1 Company That Finally Disrupted Apple

The following video is part of our "Motley Fool Conversations" series, in which Chief Technology Officer Jeremy Phillips and senior technology analyst Eric Bleeker discuss topics around the investing world.

Disrupting Apple is a challenge few companies are up to, and it's one worth billions in value to the company that can achieve it. One interesting space where Apple has seen its share decrease is online video, where Netflix went from 0.4% of all video delivered in 2010 to more than 40% today. In the same time, Apple lost share equal to Netflix's rise. That shift shows the power of subscription video models. It has also led many to speculate on whether Apple should start its own subscription service or even buy Netflix. 

Eric believes both moves would be wrong. Apple's a company that's very "mature" about its disruption. It'll allow itself to be disrupted in areas where it can't be excellent. Especially with the company negotiating for content around a new Apple TV right now, going into subscriptions would make Apple look like more of a threat to many of its would-be partners. Subscription video is powerful, but Apple has more to gain being an excellent platform for subscription businesses rather than building its own service.

You might have seen the amazing studies that show data is growing by an astounding 40% a year. That's largely thanks to the online video revolution Netflix is leading. However, the more profitable play is companies that can take massive amounts of data and analyze them for useful trends. Over the next five years, that might be the highest-growth space in all of IT. To discover one company Fool analysts believe will rule this emerging area of technology, we've created a free report called "The Only Stock You Need to Profit From the NEW Technology Revolution." Inside the report we'll reveal a company that has gone on to gains of more than 200% since first recommended by the Fool. Best of all, it still has room to run. You can click here to access your report -- it's totally free.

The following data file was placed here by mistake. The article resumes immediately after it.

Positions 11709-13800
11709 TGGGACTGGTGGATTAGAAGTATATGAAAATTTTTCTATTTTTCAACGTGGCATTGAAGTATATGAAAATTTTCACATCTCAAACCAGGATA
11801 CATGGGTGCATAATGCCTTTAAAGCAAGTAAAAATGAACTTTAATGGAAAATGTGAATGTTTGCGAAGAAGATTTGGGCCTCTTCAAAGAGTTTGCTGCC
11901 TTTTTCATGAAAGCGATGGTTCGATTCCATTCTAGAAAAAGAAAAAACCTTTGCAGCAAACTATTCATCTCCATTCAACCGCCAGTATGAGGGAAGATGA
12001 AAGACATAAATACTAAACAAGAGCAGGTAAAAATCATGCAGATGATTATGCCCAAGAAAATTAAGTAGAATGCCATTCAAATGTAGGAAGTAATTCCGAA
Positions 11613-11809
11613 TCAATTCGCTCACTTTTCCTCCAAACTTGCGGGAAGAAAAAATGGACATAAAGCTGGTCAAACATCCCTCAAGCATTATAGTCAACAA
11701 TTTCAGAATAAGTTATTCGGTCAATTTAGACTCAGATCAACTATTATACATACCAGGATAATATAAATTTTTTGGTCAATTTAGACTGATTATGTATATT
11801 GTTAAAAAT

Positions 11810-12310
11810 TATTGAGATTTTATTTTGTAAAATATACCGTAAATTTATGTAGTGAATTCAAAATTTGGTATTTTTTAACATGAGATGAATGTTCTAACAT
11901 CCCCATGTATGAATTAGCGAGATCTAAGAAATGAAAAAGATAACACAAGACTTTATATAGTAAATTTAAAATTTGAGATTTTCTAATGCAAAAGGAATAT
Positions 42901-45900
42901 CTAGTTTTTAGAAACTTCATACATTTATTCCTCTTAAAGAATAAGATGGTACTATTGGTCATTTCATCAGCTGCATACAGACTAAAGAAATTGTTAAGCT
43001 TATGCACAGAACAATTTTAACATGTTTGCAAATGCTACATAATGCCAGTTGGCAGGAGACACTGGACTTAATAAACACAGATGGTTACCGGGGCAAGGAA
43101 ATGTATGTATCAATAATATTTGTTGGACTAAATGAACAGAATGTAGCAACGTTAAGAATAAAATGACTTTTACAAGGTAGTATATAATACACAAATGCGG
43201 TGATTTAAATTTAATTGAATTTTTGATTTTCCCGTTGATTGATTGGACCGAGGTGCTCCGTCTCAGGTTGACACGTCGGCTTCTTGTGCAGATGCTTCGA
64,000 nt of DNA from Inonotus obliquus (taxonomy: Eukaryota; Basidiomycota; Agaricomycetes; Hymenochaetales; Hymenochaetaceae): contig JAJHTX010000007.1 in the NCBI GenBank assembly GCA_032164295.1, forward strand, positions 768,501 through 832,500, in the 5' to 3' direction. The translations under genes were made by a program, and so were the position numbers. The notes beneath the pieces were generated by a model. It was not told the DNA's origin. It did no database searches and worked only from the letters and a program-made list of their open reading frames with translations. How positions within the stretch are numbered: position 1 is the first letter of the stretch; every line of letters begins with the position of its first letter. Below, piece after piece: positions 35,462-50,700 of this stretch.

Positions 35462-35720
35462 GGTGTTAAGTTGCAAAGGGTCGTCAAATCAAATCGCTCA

Eric Bleeker and Jeremy Phillips have no positions in the stocks mentioned above. The Motley Fool owns shares of Apple and Netflix. Motley Fool newsletter services recommend Apple and Netflix. Try any of our Foolish newsletter services free for 30 days. We Fools don't all hold the same opinions, but we all believe that considering a diverse range of insights makes us better investors. The Motley Fool has a disclosure policy.


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  • Report this Comment On June 10, 2012, at 4:17 PM, H3D wrote:

    Hertz rent out more cars than Ford sell. Have hertz disrupted Ford?

    The vast bulk of Netflix ships are subscription service. Tell me they are disrupting Apple when their individual item sales / rentals passes Apples. Or even comes close. Or their gross take for that matter.

  • Report this Comment On June 10, 2012, at 4:45 PM, Fonz56 wrote:

    Recently got notice for opportunity to sell my Verizon stock. I will. I worked for GTE (old Verizon) and found them deceitful, hungry, and distrustful. Even today in Fla they are pushing FIO as 100% to house. Untrue. People bought thinking a full 100% deal, however, part of their system (FIO) still uses copper. A super weak link in service. Filed a complaint with Fla FTC and Verizon now has let up on their claim a little. Verizon needs to rectify earlier charges to unknowing customers.

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